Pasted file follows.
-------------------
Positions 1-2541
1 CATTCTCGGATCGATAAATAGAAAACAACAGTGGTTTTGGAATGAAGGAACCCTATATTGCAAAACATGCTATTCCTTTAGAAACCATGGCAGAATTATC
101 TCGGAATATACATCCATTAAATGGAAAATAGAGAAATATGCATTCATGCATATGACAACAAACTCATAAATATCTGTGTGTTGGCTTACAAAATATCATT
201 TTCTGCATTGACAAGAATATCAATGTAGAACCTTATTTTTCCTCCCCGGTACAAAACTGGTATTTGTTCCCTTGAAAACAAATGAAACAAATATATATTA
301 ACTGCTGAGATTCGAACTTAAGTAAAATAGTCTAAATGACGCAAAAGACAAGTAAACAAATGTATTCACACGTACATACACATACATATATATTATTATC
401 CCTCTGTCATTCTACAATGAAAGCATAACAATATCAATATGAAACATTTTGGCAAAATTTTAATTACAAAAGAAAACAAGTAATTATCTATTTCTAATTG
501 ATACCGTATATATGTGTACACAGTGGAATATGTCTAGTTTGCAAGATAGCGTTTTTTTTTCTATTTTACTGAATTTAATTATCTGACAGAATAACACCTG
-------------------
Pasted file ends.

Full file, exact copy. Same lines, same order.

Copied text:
Positions 1-2541
1 CATTCTCGGATCGATAAATAGAAAACAACAGTGGTTTTGGAATGAAGGAACCCTATATTGCAAAACATGCTATTCCTTTAGAAACCATGGCAGAATTATC
101 TCGGAATATACATCCATTAAATGGAAAATAGAGAAATATGCATTCATGCATATGACAACAAACTCATAAATATCTGTGTGTTGGCTTACAAAATATCATT
201 TTCTGCATTGACAAGAATATCAATGTAGAACCTTATTTTTCCTCCCCGGTACAAAACTGGTATTTGTTCCCTTGAAAACAAATGAAACAAATATATATTA
301 ACTGCTGAGATTCGAACTTAAGTAAAATAGTCTAAATGACGCAAAAGACAAGTAAACAAATGTATTCACACGTACATACACATACATATATATTATTATC
401 CCTCTGTCATTCTACAATGAAAGCATAACAATATCAATATGAAACATTTTGGCAAAATTTTAATTACAAAAGAAAACAAGTAATTATCTATTTCTAATTG
501 ATACCGTATATATGTGTACACAGTGGAATATGTCTAGTTTGCAAGATAGCGTTTTTTTTTCTATTTTACTGAATTTAATTATCTGACAGAATAACACCTG